GlaxoSmith Kline Study
Reducing wheel and footborne contamination
Dr. C.S. Clibbon – Research Microbiologist, Glaxo SmithKline, UK
This research was to evaluate the effectiveness of adhesive peel off mats versus washable polymer floor mats in the removal and control of microbial contamination in a working pharmaceutical manufacturing unit. The different types of mats were placed in side by side entrances to the PMU clean suite for foot traffic and the entry to the corridor area for carts.
The two floor mats were tested using the swabbing technique. Swabs were moistened with sterile 0.9 percent peptone water (PW) and samples were taken from cartwheels (two wheels from each cart) and the soles of operators footwear were plated out onto Tryptone Soya Agar plates (bacteria) and Sabourands’s Dextrose Agar plates (yeasts and moulds) and incubated at 30-350C and 20-250C respectively for up to seven days.
Batch information: TSA-N (9cm): 742698701; Incubators; 1 (30-350C) 2 (20- 250C); SDA (9cm): E23002; PW (9ml): B03100761.
The above procedure was repeated and swabs were taken from cartwheels (two wheels from each cart) after being pushed across the polymeric floor covering and the adhesive peel off mats. In addition, swabs were taken from operator’s footwear after walking across either type of floor covering – making at least six imprints onto the floor and plated out using the procedure described above.
Best Decontamination Floor Mats
Experiments were performed under test conditions comparable with those used in practice. The length of the floor mats allowed a minimum of at least six footfalls (three for each foot). Swabs were taken from the right foot of operator(s) before taking a minimum of six steps over the polymeric flooring; swabs were then taken from the left foot after stepping over the flooring.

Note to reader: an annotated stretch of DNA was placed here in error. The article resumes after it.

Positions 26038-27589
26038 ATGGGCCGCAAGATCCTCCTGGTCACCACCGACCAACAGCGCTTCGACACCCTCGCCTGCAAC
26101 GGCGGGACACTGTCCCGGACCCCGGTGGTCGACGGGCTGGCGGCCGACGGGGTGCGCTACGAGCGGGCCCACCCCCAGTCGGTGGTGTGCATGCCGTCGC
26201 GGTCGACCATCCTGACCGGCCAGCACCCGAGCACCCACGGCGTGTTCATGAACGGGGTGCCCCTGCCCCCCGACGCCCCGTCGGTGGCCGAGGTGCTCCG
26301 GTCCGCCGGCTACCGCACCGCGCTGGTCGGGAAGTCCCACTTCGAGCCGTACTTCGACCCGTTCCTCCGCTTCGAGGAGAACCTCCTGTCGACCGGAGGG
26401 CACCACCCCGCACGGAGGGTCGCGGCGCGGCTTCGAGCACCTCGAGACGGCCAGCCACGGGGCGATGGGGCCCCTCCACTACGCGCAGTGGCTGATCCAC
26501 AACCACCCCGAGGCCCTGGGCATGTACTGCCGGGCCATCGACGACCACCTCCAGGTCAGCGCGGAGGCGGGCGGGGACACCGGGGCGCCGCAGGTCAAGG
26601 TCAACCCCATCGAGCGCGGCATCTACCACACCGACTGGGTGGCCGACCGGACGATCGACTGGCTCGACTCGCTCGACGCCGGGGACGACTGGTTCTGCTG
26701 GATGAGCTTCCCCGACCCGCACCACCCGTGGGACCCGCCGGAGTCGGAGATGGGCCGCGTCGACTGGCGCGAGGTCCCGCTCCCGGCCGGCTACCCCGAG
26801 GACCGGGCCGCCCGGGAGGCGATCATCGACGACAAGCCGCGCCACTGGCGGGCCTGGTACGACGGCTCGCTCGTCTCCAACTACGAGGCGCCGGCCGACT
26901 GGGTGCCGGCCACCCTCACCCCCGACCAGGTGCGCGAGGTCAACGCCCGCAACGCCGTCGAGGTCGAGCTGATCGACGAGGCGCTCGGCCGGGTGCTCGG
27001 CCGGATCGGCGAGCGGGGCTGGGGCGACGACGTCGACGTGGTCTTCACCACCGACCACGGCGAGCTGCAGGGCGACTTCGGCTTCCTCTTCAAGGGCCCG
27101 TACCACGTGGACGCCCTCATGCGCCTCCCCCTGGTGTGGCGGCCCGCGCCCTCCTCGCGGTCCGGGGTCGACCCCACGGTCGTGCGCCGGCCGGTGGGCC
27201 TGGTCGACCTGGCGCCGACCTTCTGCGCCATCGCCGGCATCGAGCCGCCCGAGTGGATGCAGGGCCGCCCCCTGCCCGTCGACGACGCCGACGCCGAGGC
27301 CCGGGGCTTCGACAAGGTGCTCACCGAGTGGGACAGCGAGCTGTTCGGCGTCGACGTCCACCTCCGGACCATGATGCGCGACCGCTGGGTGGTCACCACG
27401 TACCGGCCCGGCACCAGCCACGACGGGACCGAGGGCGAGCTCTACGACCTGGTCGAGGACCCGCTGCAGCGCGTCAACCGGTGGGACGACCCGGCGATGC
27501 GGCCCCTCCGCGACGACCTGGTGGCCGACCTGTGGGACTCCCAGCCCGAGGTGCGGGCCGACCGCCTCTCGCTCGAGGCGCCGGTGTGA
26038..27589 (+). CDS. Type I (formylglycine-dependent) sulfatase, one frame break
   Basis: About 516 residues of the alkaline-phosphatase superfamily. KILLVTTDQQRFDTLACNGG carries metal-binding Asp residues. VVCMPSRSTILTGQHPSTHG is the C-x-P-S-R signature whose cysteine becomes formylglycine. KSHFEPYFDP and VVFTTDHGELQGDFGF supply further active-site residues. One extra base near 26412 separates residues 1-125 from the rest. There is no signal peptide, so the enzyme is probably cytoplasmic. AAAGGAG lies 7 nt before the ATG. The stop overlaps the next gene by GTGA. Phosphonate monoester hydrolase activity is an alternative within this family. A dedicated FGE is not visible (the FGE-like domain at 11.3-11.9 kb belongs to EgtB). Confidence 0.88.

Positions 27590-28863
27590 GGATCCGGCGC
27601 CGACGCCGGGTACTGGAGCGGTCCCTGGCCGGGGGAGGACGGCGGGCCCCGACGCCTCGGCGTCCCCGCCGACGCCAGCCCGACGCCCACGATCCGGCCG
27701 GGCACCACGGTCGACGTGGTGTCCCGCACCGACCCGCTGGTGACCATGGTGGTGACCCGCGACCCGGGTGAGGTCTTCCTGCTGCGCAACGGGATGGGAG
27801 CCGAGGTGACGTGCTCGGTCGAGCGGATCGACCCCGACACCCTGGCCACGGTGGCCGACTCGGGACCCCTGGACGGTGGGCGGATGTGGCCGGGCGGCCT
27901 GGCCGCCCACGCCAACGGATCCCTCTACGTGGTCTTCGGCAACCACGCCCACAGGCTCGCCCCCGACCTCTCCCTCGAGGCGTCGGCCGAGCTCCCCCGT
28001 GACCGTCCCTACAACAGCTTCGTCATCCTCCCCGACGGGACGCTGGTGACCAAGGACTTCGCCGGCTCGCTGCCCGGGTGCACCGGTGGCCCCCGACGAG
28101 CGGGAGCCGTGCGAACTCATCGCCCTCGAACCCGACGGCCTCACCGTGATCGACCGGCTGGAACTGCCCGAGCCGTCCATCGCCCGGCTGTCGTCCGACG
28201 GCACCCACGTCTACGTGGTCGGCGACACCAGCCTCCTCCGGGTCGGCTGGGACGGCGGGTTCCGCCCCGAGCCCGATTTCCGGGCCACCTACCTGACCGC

The results were averaged where mean percentages reduction values were calculated. The mean percentage reduction values for the polymeric flooring were 99.8 percent (TSA and SDA plates) for foot-borne contamination.
In contrast, the mean percentage reduction values for “adhesive peel off mats” were 25.2 percent (TSA plates) and 27.15 percent (SDA plates) for wheel-borne contamination and 11.5 percent (TSA plates) and 15 percent (SDA plates) for foot- borne contamination.
These tests and study have demonstrated that polymeric floor mats were far more effective in controlling microbiological contamination compared with adhesive peel off mats for both operators’ footwear and cartwheels under the guidelines of this comparison.